Building a marine business: Leonie and Felicity

Now in its 11th year, Vision Environment began operating in 2008 when directors Leonie Andersen and Felicity Melville left their “comfortable, secure jobs at CQUniversity”, as they describe them, to start a marine monitoring business servicing the resources industry. Three months later, the global financial crisis hit.

Thanks to a few long-term contracts and a lot of perseverance, they managed to survive their first year in business. By the time renewals and their second year rolled around, some new projects were coming through the pipeline. They were officially up and running.

As we celebrate World Maritime Day 2019, with its theme of empowering women in the maritime community, it seems apt to ask Leonie and Felicity to share a few secrets to their success.

Right place, right time, right services

“After that, we had the start of the LNG boom,” says Leonie.

“We were in right place at the right time, we met the right people and we provided the right services,” she says.

Felicity adds, “we had amazing growth in our second and third years and we were proud to be able to hire a strong team of local expertise.”

The business started baseline monitoring for British Gas and eventually that program was taken over by Gladstone Ports Corporation as their environmental monitoring program. Vision Environment’s client base continued to grow.

“We began to really cement our reputation for highly accurate real-time data that companies and regulators could rely on,” Felicity says.

Innovate and collaborate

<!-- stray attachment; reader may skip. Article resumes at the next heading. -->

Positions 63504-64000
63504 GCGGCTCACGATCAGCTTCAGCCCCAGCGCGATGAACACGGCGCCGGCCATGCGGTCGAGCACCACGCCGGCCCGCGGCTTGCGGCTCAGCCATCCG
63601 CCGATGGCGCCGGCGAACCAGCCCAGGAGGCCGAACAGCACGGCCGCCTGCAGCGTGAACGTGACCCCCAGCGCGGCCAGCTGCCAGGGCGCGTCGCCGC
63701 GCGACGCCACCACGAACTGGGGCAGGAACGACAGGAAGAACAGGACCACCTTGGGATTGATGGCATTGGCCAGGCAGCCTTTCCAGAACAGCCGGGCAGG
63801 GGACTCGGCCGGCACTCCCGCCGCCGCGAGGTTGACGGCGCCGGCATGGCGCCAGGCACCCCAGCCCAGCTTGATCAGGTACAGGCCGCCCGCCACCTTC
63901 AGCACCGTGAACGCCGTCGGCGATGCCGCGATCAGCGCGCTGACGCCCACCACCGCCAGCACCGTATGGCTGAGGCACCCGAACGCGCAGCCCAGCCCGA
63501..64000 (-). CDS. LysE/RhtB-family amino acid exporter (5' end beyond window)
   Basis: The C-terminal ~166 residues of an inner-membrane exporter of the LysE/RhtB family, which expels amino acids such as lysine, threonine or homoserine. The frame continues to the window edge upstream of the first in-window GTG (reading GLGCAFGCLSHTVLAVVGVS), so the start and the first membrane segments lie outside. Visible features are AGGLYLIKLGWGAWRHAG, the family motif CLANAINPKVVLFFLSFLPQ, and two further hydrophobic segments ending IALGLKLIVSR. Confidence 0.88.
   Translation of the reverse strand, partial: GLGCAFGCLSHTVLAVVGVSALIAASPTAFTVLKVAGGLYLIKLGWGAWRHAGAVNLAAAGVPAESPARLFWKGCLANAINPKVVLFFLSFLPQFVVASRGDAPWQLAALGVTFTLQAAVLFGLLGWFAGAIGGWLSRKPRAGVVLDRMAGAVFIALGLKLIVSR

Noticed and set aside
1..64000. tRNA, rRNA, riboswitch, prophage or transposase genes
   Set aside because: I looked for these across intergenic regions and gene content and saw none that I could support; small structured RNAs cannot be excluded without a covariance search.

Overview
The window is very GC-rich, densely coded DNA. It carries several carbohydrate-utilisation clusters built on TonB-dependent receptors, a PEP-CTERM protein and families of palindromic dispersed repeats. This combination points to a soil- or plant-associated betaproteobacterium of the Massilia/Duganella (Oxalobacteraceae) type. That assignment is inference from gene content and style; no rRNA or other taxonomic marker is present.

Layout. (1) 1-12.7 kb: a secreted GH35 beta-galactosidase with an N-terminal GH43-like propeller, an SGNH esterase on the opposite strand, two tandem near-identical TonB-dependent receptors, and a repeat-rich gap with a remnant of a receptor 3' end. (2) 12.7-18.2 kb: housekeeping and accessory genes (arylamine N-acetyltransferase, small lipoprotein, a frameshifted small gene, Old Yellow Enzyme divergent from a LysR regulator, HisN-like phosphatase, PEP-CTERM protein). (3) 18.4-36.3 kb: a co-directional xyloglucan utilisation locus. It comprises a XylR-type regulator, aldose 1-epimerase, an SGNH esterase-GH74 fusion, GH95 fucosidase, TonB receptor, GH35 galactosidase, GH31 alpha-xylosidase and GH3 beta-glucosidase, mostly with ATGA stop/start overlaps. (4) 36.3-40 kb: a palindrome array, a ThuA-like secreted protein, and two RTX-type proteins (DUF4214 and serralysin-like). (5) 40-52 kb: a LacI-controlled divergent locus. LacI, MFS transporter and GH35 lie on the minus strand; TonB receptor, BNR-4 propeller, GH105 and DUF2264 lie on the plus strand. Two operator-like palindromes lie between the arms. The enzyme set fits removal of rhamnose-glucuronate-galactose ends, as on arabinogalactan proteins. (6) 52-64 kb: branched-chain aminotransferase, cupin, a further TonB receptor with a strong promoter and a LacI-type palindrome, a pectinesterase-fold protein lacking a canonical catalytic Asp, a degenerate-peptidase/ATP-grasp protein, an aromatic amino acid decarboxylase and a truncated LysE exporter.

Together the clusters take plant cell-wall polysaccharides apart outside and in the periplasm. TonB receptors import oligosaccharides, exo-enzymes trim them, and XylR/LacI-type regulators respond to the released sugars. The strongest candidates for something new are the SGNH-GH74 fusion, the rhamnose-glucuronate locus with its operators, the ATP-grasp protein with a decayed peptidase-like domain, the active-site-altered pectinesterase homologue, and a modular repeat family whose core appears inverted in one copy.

Their success was much more than a fortunate coincidence, of course.

Leonie and Felicity had built up a good business, but it was through introducing new ideas and convincing different parties to work together that they really began to change the way many of Gladstone’s major operators were monitoring.

“We were doing lots of monitoring for companies with overlapping or adjacent sites,” Leonie says.

“So we made a suggestion: why didn’t they all share data?”

Felicity explains there were benefits for the collaborating companies, Vision Environment and, of course, the natural marine habitat around Port Curtis.

“The goal was to help all these companies access a far richer environmental data set and also to improve overall monitoring outcomes,” she says.

“We asked all of these companies to help fund a holistic program, which also enabled us to invest more into our software and equipment, so we could offer the highest quality data collection and presentation.”

Women in maritime

Working in two traditionally male-dominated industries, resources and maritime, Leonie and Felicity have brushed up against their share of gender equality challenges.

Leonie’s advice to younger women (or indeed, anyone!) looking to start a business in these industries is to “know your own strengths and embrace your true self”, she says.

“Back in the boom days, I would turn up to a meeting and I’d often be the only woman there. I’d go dressed in a suit and my look would be quite masculine – which I felt I had to do to make sure I was taken seriously.

“Nowadays, I have the confidence to walk in and say my piece, knowing I have every bit as much experience and expertise as the next person!”

Felicity agrees confidence comes with time, but says women absolutely shouldn’t let it stop them from making a start.